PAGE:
Pulling Bavarisaurus out of the belly of Compsognathus

Figure 1. Click to enlarge. The little Jurassic lizard Bavariasaurus was found inside the belly of the little Jurassic dinosaur, Compsognathus. But it is not the same genus as the holotype.

Figure 1. The little Jurassic lizard Bavariasaurus was found inside the belly of the little Jurassic dinosaur, Compsognathus. Illustration by Franz Nopcsa 1903.

As everyone knows, one Jurassic lizard, Bavarisaurus macrodactylus (Figs. 1-4, = Homoesaurus macrodactylus Wagner 1852, Hoffstetter 1964; length: ~20cm, (Lower Tithonian), Solnhofen), was found inside the belly of a small Jurassic dinosaur, Compsognathus (BSPHM AS-1-563). All curled up like the good meal it was, Bavarisaurus has been added to various lepidosaur phylogenetic analyses, but, to my knowledge, it has not been reconstructed in the literature. However, Tracy Ford did a good job here.

Figure 2. Like Michelangelo removing the excess marble, I removed every trace of Compsognathus, leaving nothing but Bavarisaurus in step 1.

Figure 2. Like Michelangelo removing the excess marble, I removed every trace of Compsognathus, leaving nothing but Bavarisaurus in step 1.

Not sure how much good this will do, but I took all the bones I could see and segregated from the dinosaur bones (Fig. 2), then rearranged them as well as I could (Fig. 3). Seems like Bavarisaurus had quite a long tail when it is all stretched out! Looking at the maxilla and mandible you’ll notice the teeth don’t match. Small triangle-shaped teeth are on the dentary, but posteriorly-oriented narrow, sharp teeth appear on the maxilla. The presumes that I have the maxilla correctly oriented.

Figure 3. Click to enlarge. Moving the bones of Bavarisaurus into a reasonable reconstruction is step 2.

Figure 3. Click to enlarge. Moving the bones of Bavarisaurus into a reasonable reconstruction is step 2.

The next step was to tentatively nest the elements phylogenetically, then clean them up in a better presentation in dorsal and lateral views (Fig. 4). A final scoring of elements nests Bavarisaurus more securely.

Figure 2. Click to enlarge. Cleaned up reconstruction of the former Bavarisaurus (cololizard at present). Gray areas added based on sister taxa. This is a tritosaur.  Note the large naris bounded ventrally by the maxilla. The ventral pelvis is shallower. I don't understand the pterygoid morphology anteriorly. The upper and lower teeth don't match. That's a red flag, but it is the only data available.

Figure 2. Click to enlarge. Cleaned up reconstruction of the former Bavarisaurus (cololizard at present). Gray areas added based on sister taxa. This is a tritosaur.  Note the large naris bounded ventrally by the maxilla. The ventral pelvis is shallower. I don’t understand the pterygoid morphology anteriorly. The upper and lower teeth don’t match. That’s a red flag, but it is the only data available.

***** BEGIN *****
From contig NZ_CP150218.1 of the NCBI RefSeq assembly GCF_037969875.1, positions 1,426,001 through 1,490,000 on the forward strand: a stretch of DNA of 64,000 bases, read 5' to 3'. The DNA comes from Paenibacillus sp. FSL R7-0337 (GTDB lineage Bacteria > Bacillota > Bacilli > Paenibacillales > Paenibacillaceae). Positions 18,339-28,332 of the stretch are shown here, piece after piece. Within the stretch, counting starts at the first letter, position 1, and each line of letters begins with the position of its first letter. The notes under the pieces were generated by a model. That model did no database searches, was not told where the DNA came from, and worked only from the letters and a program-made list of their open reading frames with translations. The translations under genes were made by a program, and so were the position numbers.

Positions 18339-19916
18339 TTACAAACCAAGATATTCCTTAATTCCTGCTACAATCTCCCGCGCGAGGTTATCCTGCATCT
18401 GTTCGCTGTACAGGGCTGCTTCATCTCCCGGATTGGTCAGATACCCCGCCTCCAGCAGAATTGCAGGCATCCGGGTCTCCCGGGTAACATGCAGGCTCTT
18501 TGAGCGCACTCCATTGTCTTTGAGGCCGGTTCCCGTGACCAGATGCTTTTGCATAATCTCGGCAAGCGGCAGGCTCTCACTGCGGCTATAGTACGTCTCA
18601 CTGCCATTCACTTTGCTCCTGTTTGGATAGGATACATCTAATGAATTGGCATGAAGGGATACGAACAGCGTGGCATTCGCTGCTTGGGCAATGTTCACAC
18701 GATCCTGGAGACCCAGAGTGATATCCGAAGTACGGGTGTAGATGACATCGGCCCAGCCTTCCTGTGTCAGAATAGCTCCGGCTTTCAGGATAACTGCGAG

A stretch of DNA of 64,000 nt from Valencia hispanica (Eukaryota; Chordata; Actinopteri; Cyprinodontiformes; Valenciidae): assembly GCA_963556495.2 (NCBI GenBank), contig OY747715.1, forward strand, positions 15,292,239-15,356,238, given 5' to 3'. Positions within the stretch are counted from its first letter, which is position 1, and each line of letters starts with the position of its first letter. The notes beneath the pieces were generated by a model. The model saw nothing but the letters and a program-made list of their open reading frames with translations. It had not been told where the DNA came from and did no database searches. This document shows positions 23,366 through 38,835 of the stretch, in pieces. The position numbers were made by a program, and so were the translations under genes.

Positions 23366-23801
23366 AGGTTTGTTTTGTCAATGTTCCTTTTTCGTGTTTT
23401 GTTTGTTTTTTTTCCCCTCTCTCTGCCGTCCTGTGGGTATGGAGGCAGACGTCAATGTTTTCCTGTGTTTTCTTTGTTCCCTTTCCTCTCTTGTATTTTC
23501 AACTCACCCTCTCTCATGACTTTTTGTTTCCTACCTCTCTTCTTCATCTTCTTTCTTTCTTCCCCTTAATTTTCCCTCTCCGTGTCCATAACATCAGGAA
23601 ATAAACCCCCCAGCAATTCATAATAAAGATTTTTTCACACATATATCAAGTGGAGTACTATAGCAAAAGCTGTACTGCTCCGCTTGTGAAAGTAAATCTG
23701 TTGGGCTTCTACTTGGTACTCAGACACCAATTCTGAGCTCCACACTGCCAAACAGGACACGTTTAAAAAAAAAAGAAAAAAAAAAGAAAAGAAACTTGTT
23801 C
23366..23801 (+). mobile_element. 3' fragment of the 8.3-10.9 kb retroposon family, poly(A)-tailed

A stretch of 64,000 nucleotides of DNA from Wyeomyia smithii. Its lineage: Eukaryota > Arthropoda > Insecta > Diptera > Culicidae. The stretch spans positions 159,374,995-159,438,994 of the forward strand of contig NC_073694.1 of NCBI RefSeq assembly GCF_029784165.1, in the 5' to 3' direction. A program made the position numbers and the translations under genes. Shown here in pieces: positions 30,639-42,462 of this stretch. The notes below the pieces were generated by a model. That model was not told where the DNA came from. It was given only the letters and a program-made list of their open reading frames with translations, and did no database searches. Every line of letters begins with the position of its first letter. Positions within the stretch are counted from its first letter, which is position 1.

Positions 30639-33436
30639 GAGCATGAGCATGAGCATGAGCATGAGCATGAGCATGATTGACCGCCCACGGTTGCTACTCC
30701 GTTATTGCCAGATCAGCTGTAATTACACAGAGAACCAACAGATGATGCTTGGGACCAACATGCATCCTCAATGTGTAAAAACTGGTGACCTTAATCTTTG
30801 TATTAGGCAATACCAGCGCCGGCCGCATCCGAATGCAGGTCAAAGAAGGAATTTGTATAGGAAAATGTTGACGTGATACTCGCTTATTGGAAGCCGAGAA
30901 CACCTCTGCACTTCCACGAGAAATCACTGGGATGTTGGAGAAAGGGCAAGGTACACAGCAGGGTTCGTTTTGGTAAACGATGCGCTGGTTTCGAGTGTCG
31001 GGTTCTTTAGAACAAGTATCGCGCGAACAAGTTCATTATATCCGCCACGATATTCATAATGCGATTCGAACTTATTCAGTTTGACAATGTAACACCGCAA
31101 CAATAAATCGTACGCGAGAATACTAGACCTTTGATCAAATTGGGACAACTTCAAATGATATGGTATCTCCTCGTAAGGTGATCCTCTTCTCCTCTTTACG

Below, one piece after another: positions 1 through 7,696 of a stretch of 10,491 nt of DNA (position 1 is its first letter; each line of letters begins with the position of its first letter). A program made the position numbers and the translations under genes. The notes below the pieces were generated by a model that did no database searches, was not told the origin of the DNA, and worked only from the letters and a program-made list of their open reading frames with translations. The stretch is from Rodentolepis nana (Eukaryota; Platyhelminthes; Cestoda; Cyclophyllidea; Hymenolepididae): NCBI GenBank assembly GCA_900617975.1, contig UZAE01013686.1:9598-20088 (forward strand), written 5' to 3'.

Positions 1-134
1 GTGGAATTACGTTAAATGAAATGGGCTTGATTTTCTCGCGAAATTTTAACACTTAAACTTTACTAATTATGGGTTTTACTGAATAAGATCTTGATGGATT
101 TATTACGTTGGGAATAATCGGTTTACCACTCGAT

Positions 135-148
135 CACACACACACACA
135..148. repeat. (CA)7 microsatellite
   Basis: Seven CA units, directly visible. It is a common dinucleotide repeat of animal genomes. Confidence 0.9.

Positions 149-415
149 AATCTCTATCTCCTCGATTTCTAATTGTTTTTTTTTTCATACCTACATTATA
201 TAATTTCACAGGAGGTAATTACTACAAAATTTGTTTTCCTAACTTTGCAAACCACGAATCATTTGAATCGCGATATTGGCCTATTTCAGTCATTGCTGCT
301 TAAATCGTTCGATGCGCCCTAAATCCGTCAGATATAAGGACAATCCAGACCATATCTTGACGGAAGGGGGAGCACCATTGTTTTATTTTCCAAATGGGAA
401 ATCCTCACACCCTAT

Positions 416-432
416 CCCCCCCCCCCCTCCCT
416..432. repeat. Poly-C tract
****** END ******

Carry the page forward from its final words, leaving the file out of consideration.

Bavarisaurus is another tritosaur. 
And that’s why it nests uncertainly at the base of the Squamata in prior analyses that did not include any or many other tritosaurs — because it doesn’t nest in the Squamata. In the large reptile tree Bavarisaurus nests between Meyasaurus and the Dahugou lizard + Lacertulus, not far removed from Dalinghosaurus, which it resembles by convergence.

So based on the presence of Lacertulus in the Late Permian, something very much like Bavarisaurus originated in the Permian and continued to the Late Jurassic where we find the first and last of this genus inside the ribcage of Compsognathus.

References
Evans SE, Raia P and Barbera C 2004. New lizards and rhynchocephalians from the Lower Cretaceous of southern. Italy. Acta Palaeontologica Polonica 49:393–408.
Hoffstetter R 1964. Les Sauria du Jurassique supérieur et specialement les Gekkota de Baviére et de Mandchourie. Senckenberger Biologische 45, 281–324.
Nopcsa F 1903. Neues ueber Compsognathus. Neues Jahrbuch fur Mineralogie, Geologie und Palaeontologie 16: 476-494.
Wagner A 1852. Neu-aufgefundene Saurier, Uberreste aus dem lithographischen Schiefern und dem obern Jurakalke: Abhandlungen der Bayerischen Akademieder Wissenschaften Mathematisch-naturwissenschafliche Kl, 3(6): 661-710.

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